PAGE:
Warrior Performance and Endurance Enhancement—Research and integrated application of anthropometry, biomechanics, and biophysics as scientific/engineering tools. Integrated individual protective systems and mechanisms to reduce effects of physical and environmental stresses, increase mobility and mission duration, and optimize the human/material/equipment interface.

Laser Eye Protection—Research into technologies affording protection from multiline and tunable lasers.

Systems Integration—Applying systems and concurrent engineering principles to discrete Soldier system technologies, components or processes in order to optimize performance and capabilities and to maximize return on investment.

Major Technical Challenges/Approaches

Challenge—Develop armor material system for protection against combined fragmentation and small arms threats at a 20-30 percent reduced areal density over current small arms protection without a significant increase in other penalties.

Approach—Conduct analyses of fiber properties, textile structure, and/or textile architecture to enhance performance, e.g., investigate functionally graded design/hybridization, determine appropriate configurations for advanced materials, investigate improved textile structure through low–cost weaving technology and thermoplastic resin systems, and develop/evaluate promising alternate material concepts for small arms protection.

Challenge—Provide passive protection against advanced sensors without degrading current visual and near–IR camouflage protection, while maintaining desired/required textile properties (e.g., durable, launderable, flexible, nontoxic). Countermeasures should not increase the bulk or heat stress on the soldier beyond levels imposed by existing clothing systems.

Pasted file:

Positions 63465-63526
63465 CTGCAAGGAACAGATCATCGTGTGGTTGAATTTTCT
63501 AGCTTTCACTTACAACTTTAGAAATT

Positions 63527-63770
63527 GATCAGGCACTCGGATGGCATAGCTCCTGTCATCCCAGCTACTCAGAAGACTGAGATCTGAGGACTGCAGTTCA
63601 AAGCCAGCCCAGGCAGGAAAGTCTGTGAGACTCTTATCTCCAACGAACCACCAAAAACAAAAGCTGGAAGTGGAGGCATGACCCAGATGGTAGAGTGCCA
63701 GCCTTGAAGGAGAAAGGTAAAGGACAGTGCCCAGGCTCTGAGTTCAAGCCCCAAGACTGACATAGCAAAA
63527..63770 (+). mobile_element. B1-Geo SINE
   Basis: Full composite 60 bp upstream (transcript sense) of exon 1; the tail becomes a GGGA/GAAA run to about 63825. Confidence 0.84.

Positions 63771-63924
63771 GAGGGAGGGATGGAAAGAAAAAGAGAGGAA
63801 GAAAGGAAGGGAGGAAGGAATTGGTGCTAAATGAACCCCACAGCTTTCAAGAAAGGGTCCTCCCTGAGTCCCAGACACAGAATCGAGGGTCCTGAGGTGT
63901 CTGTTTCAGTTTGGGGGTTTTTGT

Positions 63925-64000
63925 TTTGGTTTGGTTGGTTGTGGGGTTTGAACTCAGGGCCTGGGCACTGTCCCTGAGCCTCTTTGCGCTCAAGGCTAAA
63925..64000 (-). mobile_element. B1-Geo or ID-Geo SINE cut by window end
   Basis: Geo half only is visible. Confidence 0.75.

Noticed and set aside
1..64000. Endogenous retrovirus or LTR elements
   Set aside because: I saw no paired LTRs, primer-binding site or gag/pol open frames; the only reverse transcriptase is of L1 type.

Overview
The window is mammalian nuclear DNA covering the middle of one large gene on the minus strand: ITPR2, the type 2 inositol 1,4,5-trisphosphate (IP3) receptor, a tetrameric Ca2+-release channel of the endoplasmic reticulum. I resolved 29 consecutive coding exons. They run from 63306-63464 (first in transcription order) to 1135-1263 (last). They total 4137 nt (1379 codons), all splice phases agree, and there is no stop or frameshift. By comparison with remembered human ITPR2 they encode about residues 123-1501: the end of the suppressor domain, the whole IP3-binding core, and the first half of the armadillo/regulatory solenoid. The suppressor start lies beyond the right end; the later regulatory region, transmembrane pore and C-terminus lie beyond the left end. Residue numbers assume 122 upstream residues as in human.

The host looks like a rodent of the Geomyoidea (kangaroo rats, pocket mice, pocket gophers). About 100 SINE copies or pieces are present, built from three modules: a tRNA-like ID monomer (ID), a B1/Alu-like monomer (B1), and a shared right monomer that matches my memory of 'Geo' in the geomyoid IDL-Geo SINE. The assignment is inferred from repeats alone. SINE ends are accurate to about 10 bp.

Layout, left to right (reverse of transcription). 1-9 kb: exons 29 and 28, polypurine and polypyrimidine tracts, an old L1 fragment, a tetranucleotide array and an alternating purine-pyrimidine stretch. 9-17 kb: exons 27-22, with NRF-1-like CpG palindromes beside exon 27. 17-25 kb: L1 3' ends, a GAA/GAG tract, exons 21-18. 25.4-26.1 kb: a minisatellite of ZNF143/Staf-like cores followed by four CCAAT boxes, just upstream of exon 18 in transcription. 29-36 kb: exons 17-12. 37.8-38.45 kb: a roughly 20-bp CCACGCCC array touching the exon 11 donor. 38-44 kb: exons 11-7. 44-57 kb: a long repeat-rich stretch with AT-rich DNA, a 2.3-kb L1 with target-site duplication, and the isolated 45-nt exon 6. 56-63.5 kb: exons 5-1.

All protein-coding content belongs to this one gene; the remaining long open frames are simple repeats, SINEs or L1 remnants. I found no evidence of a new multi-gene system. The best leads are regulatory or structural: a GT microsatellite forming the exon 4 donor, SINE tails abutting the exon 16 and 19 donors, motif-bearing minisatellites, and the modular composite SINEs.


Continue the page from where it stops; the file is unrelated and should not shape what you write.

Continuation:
Approach—The sensor of major importance at present is the thermal imager. Based on physics, there are two approaches to solving this problem for the soldier: control the emissivity of the uniform or cool the soldier so that he provides a less conspicuous target to the sensor. Since a passive (not powered), lightweight system is desired, research has concentrated on novel materials to control the emissivity without degrading fabric protection.

Challenge—Durable combat uniforms that provide protection against multiple threats, that are cost–effective, and that do not impose a heat stress penalty.

Approach—Define minimum levels of flame protection required in clothing systems and develop appropriate performance test methods for flame protective materials so that requirements can be verified and developed. Explore novel fibers, fiber blends, fabric constructions, and functional finishes that will provide protection against flame, environmental, and electrostatic hazards while providing visual and near–IR (NIR) camouflage protection.

Challenge—Provide eye protection against lasers capable of causing retina damage (lasers that emit visible or near–IR light).